Race, culture, and empathy

Earlier this evening, I was putting off searching for jobs/sprucing up my cover letters and paroozing the interwebs when a friend of mine posted this link on Facebook.


The Facebook share has been posted for about an hour, and there have been a variety of comments made. Some thanking my friend for sharing the “powerful” article, others criticizing the writer for referring to the tragedy in Boston as a “white” tragedy and insinuating that the writer is over-reacting to to societal racism and the significant lack of untold stories of non-whites in the media (side note: every single commentator on this Facebook post was white).

As a counselor-in-training, the part that stood out to me the most was this woman’s waning ability to empathize with the suffering of white people – rather, the events receiving a lot of media coverage that have featured primarily white victims (i.e. the elementary school killings in Newtown and the Boston Marathon bombings). I had a visceral and raw physical reaction to the Boston bombings. There was shaking, nausea, and uncontrollable weeping. Horrendous things have happened abroad and in the US that have not been met with that same reaction. I did not think of my reaction as having anything to do with race. To me, it was more about the fact that the bombers attacked a something I held so near and dear to my heart – running.

But I didn’t have to think about race when I reacted to this horrific tragedy.  I didn’t wake up the next morning worried that the color of my skin and my outward appearance would be associated with acts of terrorism. My ancestors may have faced large-scale scapegoating and horror, but I have been fortunate enough to live in a world where people like me are not globally persecuted.   There are the occasional sexist or anti-Semitic comments, but overall, I live in a world where I have undeniable privilege. I live in a world where the news covers stories of people like me. As a white person, I don’t have to be concerned about my story being untold. I don’t claim for one second to be above white privilege – that would be irresponsible and not conducive to productive counseling.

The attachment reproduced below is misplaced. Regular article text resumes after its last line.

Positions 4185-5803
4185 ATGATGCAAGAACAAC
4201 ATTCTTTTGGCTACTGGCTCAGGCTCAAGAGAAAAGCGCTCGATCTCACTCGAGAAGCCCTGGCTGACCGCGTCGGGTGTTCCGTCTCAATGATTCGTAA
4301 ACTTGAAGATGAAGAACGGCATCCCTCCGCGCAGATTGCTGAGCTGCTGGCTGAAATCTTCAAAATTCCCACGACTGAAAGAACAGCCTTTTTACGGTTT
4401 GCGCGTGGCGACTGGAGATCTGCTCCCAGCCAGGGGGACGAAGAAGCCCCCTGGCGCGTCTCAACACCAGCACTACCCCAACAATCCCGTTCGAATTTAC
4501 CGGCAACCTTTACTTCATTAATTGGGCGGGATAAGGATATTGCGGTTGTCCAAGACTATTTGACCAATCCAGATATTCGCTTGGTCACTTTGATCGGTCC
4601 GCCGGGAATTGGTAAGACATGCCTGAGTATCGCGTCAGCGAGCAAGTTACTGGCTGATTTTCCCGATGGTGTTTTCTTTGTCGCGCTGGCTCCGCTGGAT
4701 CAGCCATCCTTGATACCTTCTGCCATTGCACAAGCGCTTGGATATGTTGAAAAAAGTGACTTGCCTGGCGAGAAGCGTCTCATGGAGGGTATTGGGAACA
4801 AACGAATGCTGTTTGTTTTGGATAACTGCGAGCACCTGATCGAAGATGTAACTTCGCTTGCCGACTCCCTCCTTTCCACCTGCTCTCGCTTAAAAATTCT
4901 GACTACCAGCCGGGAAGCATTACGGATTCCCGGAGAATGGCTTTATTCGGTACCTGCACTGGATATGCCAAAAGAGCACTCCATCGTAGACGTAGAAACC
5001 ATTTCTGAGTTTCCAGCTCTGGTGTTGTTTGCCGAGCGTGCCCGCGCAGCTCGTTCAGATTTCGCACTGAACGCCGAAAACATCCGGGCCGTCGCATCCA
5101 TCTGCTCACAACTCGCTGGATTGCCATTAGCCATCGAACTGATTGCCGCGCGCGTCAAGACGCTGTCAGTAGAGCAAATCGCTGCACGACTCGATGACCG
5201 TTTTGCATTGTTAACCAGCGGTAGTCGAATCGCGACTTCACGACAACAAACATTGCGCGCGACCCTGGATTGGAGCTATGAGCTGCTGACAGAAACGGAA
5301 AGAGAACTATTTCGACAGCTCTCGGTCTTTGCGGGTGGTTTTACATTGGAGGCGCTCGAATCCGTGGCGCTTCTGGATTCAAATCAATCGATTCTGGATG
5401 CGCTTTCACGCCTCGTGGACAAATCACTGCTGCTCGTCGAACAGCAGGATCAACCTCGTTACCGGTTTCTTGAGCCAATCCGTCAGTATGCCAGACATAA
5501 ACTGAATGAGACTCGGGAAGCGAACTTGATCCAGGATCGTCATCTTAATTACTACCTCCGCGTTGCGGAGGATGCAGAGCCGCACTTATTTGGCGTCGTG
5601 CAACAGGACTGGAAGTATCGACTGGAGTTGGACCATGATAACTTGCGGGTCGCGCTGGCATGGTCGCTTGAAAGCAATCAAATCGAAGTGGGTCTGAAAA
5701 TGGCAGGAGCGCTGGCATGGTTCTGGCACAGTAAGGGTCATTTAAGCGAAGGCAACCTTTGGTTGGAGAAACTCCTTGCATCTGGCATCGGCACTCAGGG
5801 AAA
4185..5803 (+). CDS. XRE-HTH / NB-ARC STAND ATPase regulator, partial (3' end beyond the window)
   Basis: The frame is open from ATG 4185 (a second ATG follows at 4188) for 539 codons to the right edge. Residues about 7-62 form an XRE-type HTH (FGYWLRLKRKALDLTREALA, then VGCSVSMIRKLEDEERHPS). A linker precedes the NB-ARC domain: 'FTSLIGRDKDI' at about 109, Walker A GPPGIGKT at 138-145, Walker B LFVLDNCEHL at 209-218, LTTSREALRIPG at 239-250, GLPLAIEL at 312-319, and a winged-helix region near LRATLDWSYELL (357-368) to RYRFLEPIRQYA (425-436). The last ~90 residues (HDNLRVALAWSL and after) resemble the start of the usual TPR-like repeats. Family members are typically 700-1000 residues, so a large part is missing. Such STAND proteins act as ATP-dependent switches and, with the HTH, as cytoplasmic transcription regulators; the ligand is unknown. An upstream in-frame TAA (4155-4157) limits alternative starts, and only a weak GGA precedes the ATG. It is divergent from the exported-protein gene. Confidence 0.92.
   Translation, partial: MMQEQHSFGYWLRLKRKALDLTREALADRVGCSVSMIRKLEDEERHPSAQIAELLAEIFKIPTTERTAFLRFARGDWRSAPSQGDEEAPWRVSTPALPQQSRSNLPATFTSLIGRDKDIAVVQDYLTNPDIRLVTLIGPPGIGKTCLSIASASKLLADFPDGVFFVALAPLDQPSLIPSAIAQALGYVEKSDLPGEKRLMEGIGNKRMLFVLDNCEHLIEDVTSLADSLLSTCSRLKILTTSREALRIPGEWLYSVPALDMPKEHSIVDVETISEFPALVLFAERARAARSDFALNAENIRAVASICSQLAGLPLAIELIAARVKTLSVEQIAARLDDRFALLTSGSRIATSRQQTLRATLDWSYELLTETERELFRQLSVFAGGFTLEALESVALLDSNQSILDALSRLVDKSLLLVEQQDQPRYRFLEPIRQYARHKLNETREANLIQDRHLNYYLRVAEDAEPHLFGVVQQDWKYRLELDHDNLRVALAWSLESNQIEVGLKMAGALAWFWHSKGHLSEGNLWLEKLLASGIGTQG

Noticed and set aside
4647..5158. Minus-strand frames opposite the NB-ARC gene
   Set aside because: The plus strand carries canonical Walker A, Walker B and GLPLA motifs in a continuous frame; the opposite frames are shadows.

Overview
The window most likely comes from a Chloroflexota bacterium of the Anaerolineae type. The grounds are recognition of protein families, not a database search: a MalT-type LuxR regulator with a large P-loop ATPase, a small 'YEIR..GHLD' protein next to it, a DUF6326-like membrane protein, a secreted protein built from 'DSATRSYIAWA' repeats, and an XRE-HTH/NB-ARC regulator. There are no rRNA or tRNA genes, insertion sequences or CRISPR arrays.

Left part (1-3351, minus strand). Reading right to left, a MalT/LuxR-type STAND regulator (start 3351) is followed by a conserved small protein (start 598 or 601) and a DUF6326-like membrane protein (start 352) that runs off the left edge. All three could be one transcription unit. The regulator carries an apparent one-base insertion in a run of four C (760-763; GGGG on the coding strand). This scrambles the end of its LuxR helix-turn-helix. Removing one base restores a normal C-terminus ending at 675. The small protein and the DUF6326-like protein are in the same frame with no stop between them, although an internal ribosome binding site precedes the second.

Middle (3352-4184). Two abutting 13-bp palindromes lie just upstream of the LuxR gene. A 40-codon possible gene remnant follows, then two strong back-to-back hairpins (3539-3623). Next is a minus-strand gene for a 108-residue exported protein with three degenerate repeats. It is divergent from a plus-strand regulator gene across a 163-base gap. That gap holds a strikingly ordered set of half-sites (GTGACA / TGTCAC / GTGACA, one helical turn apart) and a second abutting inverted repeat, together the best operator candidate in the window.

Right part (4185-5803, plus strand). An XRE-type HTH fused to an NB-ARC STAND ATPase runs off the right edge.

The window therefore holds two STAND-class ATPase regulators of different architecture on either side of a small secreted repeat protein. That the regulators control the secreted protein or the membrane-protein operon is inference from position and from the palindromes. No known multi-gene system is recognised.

As people, we tend to empathize more with people like us. It explains my strong reaction to the Boston bombings, as I identify with the community of runners. It’s why, in general (though not applicable to everyone), clients have better results with counselors of their own race. It’s why, in general, white people struggle to empathize with people of color, particularly on a large-scale (i.e. when we see stories of bombings in Afghanistan and don’t even wince). Don’t believe me? There’s research (of course, one should not make sweeping generalizations based on one research study, but I digress).


Race is not a topic that’s discussed very often, particularly among white people, and even in the field of counseling and education. In my program that boasts cultural sensitivity and diversity, there has been one required class devoted to socio-cultural exploration in the counseling field. One class where students were required to reflect honestly on their own personal stereotypes regarding different groups of people, acknowledge their internalized beliefs, and become aware of their own privilege in relation to their race, age, gender, sexuality, SES, ability/disability status, etc. Yes, awareness of your own attitudes towards others will undoubtedly make you a better counselor. Knowledge of issues surrounding particular communities of people will make you a better counselor. But that’s not enough.

In the mental health field, we need to actively continue building empathy. Of all the interventions, the therapeutic relationship is the one that best helps clients. The client needs to feel supported and listened to, and no amount of homework, dream analyses or behavioral interventions will help if the counselor can’t empathize with the client. I can’t speak for all counselors, nor can I speak for all people. But the answer is as simple as it is complicated. Just listen. Empathize (but don’t sympathize, pity parties never helped anyone). Know that you may not be able to fully understand or identify with the stories because you don’t have that shared experience. But know that listening and caring will help, even on a small scale.

And on a larger scale, making sure the stories of all people are heard. Tweeting them, Facebooking them, blogging them, talking about them. And maybe requiring another socio-cultural class /trainings in master’s level counseling programs and emphasizing empathy. One class doesn’t ensure cultural competency.  Granted, more classes don’t ensure cultural competency, but it’s a step in the right direction.


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